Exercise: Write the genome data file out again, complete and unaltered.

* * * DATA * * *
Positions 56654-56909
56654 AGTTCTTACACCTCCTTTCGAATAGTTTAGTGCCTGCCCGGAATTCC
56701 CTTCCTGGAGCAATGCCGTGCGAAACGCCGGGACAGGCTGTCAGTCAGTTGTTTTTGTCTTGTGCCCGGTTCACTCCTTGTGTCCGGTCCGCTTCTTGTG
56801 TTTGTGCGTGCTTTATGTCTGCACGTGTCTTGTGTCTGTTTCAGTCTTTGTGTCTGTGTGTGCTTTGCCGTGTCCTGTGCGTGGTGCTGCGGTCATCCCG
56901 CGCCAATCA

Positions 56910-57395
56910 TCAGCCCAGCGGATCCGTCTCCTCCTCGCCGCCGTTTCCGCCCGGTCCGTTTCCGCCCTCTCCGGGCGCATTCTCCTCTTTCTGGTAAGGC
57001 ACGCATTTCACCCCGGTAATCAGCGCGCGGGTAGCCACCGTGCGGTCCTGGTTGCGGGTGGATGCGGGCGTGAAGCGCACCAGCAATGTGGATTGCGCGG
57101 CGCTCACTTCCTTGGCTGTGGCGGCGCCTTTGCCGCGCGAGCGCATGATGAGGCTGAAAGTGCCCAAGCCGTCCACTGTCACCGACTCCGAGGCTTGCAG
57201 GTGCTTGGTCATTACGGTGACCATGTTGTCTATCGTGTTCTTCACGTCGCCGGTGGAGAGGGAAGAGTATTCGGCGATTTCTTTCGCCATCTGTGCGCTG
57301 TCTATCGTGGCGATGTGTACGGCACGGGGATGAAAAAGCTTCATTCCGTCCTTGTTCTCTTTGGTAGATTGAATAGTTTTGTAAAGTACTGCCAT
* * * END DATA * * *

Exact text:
Positions 56654-56909
56654 AGTTCTTACACCTCCTTTCGAATAGTTTAGTGCCTGCCCGGAATTCC
56701 CTTCCTGGAGCAATGCCGTGCGAAACGCCGGGACAGGCTGTCAGTCAGTTGTTTTTGTCTTGTGCCCGGTTCACTCCTTGTGTCCGGTCCGCTTCTTGTG
56801 TTTGTGCGTGCTTTATGTCTGCACGTGTCTTGTGTCTGTTTCAGTCTTTGTGTCTGTGTGTGCTTTGCCGTGTCCTGTGCGTGGTGCTGCGGTCATCCCG
56901 CGCCAATCA

Positions 56910-57395
56910 TCAGCCCAGCGGATCCGTCTCCTCCTCGCCGCCGTTTCCGCCCGGTCCGTTTCCGCCCTCTCCGGGCGCATTCTCCTCTTTCTGGTAAGGC
57001 ACGCATTTCACCCCGGTAATCAGCGCGCGGGTAGCCACCGTGCGGTCCTGGTTGCGGGTGGATGCGGGCGTGAAGCGCACCAGCAATGTGGATTGCGCGG
57101 CGCTCACTTCCTTGGCTGTGGCGGCGCCTTTGCCGCGCGAGCGCATGATGAGGCTGAAAGTGCCCAAGCCGTCCACTGTCACCGACTCCGAGGCTTGCAG
57201 GTGCTTGGTCATTACGGTGACCATGTTGTCTATCGTGTTCTTCACGTCGCCGGTGGAGAGGGAAGAGTATTCGGCGATTTCTTTCGCCATCTGTGCGCTG
57301 TCTATCGTGGCGATGTGTACGGCACGGGGATGAAAAAGCTTCATTCCGTCCTTGTTCTCTTTGGTAGATTGAATAGTTTTGTAAAGTACTGCCAT